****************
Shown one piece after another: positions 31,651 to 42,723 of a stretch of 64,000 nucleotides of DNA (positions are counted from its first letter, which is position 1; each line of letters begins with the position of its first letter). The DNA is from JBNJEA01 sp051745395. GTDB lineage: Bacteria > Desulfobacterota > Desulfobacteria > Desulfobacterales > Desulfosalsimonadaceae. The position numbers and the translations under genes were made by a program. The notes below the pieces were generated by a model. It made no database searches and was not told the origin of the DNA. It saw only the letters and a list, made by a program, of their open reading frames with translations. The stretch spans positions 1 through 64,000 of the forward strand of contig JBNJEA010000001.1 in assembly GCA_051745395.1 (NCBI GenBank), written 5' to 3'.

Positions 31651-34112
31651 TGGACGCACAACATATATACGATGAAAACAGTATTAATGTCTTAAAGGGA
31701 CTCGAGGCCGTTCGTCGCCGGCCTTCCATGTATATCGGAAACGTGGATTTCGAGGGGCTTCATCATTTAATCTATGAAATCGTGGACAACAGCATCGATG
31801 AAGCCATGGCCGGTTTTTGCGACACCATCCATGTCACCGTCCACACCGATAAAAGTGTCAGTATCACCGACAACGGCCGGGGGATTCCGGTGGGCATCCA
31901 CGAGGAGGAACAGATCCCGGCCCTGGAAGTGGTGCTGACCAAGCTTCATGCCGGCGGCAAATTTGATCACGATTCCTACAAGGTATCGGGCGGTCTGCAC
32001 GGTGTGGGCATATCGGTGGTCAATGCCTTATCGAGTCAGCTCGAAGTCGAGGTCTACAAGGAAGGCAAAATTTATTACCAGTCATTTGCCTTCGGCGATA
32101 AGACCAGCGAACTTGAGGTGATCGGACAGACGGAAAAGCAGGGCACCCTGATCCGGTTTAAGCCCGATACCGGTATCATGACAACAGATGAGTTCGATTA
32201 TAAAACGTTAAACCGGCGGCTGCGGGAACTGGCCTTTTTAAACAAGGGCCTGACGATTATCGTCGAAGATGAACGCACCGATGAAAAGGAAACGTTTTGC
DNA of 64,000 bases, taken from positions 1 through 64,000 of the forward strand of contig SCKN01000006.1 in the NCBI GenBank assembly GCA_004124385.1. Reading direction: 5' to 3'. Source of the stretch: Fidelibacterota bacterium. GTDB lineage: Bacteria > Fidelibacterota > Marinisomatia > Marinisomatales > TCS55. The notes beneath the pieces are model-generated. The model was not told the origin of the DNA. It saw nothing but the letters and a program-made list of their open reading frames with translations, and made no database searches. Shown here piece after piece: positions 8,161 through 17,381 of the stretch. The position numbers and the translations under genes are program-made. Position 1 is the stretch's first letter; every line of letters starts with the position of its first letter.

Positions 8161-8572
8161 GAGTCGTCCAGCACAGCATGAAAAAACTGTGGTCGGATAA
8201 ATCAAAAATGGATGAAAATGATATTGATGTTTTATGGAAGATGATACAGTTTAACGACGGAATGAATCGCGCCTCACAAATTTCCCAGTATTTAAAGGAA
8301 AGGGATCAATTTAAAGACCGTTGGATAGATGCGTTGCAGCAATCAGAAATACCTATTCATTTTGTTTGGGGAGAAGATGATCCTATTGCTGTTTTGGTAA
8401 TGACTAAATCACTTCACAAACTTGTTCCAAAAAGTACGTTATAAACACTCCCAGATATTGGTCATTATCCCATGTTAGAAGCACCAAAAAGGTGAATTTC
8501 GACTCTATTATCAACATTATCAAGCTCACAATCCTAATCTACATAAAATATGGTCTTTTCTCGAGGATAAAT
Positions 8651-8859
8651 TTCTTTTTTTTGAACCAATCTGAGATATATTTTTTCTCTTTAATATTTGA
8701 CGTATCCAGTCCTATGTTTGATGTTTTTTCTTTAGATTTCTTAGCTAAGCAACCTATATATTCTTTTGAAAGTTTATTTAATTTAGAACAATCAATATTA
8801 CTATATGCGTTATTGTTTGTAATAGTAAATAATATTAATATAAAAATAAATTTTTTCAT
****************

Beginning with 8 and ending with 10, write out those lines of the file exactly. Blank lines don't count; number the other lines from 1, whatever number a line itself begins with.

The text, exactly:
32101 AGACCAGCGAACTTGAGGTGATCGGACAGACGGAAAAGCAGGGCACCCTGATCCGGTTTAAGCCCGATACCGGTATCATGACAACAGATGAGTTCGATTA
32201 TAAAACGTTAAACCGGCGGCTGCGGGAACTGGCCTTTTTAAACAAGGGCCTGACGATTATCGTCGAAGATGAACGCACCGATGAAAAGGAAACGTTTTGC
DNA of 64,000 bases, taken from positions 1 through 64,000 of the forward strand of contig SCKN01000006.1 in the NCBI GenBank assembly GCA_004124385.1. Reading direction: 5' to 3'. Source of the stretch: Fidelibacterota bacterium. GTDB lineage: Bacteria > Fidelibacterota > Marinisomatia > Marinisomatales > TCS55. The notes beneath the pieces are model-generated. The model was not told the origin of the DNA. It saw nothing but the letters and a program-made list of their open reading frames with translations, and made no database searches. Shown here piece after piece: positions 8,161 through 17,381 of the stretch. The position numbers and the translations under genes are program-made. Position 1 is the stretch's first letter; every line of letters starts with the position of its first letter.